Hundreds of millions of labor billings not checked
Four engineering firms are furnishing services for the Red and Purple lines, charging $302 million to MTA through September 2014; $233 million of which was labor and overhead. MTA did not assure itself the firms’ labor billings matched salaries paid to employees charging hours to the various tasks. Thus, MTA put itself at risk of overpaying due to errors or irregularities.
Variety of weak procurement practices
Auditors reported a variety of control weaknesses involving procurements:
- Sole-source awards lacked justification or didn’t qualify because multiple contractors could have performed the work.
- MTA didn’t timestamp receipt of bids. Without documentation on when bids were received, it’s possible bids could be submitted after deadlines based on illicitly-obtained inside information from the bids submitted on time.
- MTA didn’t publish award information for 135 of 153 procurements on eMaryland Marketplace. This information should have been published within 30 days of the awards to inform unsuccessful bidders about winning bidders’ prices.
Cash controls not exercised
Much of MTA’s revenues are in cash—requiring the tightest internal control along each step within the chain of custody, beginning with several hundred widely dispersed cash boxes, through transfer to the money room and ultimately deposits to the bank. Without tight control, money “disappears” without any audit trail to track it.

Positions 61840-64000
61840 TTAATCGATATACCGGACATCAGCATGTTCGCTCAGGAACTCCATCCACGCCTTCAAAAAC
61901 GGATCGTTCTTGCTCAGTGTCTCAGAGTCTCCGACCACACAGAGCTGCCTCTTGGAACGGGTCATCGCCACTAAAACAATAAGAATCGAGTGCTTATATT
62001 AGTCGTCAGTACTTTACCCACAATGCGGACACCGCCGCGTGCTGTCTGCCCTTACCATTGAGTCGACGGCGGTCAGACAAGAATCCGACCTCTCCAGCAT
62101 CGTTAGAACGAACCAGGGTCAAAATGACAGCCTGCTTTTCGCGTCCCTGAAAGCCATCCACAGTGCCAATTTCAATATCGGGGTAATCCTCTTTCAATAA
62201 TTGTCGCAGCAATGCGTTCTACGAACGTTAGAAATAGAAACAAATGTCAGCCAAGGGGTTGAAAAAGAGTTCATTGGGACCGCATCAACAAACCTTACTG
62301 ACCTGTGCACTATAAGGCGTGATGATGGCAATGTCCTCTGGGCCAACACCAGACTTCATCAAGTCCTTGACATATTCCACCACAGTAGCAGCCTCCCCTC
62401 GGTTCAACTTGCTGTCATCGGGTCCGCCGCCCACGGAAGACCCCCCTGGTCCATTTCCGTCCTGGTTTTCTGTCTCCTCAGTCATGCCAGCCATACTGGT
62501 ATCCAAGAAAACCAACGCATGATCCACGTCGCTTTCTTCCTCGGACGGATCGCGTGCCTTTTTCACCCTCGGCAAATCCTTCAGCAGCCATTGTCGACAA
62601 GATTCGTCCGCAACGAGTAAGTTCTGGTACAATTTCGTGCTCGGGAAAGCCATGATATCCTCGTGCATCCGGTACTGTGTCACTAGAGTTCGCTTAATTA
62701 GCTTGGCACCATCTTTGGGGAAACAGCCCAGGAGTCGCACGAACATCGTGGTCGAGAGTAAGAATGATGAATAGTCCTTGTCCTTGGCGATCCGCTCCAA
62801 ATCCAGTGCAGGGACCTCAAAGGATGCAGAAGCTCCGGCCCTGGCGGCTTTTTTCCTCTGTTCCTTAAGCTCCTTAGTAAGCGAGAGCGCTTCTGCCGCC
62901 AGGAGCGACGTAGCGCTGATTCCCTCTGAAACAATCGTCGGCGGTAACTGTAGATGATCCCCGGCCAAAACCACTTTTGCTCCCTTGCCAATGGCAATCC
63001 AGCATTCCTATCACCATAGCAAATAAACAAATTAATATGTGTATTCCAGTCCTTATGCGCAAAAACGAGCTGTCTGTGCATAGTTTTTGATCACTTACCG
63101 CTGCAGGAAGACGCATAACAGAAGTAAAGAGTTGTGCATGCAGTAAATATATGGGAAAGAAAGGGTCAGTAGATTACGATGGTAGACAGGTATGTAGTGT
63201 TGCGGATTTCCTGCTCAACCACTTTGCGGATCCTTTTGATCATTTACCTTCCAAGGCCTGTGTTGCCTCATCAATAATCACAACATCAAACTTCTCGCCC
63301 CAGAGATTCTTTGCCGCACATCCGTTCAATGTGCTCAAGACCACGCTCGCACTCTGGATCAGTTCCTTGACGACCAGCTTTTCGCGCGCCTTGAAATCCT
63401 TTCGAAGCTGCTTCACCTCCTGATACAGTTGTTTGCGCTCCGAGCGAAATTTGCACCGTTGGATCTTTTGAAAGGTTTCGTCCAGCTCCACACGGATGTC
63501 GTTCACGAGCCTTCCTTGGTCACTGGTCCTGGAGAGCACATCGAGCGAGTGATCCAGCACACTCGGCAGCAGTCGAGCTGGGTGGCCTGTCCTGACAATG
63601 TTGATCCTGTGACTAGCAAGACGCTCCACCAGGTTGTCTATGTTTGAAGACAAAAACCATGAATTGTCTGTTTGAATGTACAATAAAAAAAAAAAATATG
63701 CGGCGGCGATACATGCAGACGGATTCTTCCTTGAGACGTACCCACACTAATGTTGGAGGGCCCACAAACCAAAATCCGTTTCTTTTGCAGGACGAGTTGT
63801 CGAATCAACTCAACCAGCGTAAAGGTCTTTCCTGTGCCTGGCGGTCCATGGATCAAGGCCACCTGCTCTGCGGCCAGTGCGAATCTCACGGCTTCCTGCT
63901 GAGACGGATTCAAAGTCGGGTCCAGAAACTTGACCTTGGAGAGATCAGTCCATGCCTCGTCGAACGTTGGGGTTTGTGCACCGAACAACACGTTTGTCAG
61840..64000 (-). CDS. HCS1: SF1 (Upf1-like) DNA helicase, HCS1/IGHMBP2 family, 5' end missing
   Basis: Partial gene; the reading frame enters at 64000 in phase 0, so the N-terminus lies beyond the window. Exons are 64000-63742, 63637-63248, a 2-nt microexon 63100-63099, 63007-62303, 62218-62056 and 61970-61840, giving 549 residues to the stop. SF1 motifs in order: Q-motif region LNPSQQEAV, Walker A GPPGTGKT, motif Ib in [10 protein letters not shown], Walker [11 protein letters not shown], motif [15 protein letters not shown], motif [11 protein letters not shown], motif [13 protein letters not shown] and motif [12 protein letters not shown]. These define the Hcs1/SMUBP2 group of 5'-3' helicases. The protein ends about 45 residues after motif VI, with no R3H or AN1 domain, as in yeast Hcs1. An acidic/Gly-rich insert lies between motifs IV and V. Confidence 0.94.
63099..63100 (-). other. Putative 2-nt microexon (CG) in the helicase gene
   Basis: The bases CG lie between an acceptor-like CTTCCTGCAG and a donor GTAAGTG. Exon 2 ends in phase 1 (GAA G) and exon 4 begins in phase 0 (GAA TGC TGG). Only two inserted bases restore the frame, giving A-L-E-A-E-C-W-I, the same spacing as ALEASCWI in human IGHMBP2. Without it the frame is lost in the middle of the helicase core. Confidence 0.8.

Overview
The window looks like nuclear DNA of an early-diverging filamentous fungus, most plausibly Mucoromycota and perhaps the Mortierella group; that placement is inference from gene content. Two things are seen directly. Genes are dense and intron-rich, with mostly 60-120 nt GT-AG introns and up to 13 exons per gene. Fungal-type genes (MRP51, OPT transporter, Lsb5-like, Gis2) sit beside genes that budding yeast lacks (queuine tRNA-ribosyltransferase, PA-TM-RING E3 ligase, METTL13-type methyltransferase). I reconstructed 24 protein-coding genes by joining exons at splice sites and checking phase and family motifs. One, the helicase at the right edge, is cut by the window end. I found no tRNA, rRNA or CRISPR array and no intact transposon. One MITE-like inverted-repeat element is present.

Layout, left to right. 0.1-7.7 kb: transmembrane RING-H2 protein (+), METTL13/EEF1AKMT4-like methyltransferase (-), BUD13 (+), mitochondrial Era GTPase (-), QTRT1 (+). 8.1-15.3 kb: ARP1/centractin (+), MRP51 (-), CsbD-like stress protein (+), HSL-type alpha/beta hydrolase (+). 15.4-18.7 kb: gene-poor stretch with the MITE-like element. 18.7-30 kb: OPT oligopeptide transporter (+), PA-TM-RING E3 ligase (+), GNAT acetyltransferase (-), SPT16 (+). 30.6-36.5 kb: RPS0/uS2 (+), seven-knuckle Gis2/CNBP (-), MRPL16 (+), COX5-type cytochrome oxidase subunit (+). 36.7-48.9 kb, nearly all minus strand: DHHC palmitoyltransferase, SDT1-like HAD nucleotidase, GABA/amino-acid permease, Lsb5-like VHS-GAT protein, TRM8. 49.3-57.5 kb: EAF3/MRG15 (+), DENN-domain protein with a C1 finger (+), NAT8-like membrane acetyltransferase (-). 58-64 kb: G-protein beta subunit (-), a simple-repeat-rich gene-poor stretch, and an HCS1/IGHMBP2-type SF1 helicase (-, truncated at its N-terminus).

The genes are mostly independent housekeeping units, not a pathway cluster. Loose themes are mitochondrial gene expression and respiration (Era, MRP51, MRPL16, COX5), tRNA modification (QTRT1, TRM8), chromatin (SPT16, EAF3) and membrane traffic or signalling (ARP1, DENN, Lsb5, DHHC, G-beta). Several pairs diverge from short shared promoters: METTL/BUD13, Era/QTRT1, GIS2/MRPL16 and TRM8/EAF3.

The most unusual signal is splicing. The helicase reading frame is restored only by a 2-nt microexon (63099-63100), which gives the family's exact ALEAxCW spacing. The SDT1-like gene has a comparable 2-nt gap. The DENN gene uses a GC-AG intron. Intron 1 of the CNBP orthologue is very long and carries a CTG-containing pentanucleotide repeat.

During fiscal year 2013, collections processed through the money room and deposited totaled approximately $48 million, including $33 million from 19 bus operations and $15 million from ticket vending machines. Additionally, MTA collected credit card receipts totaling about $7.2 million through ticket vending machines
However, auditors reported MTA was not using all the appropriate reports to verify that all recorded collections were subsequently deposited. It also did not limit and control keys to the “money room,” and found cash totaling $625,000 during 2013 that was out of balance between internal reporting and bank deposits.
MTA has responded that it started using those reports to check collections, as of November 2014. MTA is also beginning a twice yearly review of key access to the money room, and will retain those records for audits.
Billions of equipment, but sensitive items not controlled (Repeat finding)
MTA did not accurately maintain adequate internal control over $1.4 billion of equipment, some of which was vulnerable to employee theft.
Auditors reported the transit agency didn’t conduct a physical inventory of sensitive equipment items since December 2010. Moreover, when auditors tried to compare equipment purchases per MTA’s books against equipment physically in the transit agency’s possession, it found approximately 15% missing. MTA completed an inventory in June 2013 and stated it will continue to do inventories annually. Additionally, MTA is investigating the missing equipment items and plan to take corrective action by April 30.
Auditors also reported the transit agency did not enter newly bought property items into its records based on reliable sources. Instead of using purchase records, MTA relied on employees to report purchases.
MTA has vowed to strengthen inventory control procedures and conduct training as well as a quarterly review updating the accountable officers list.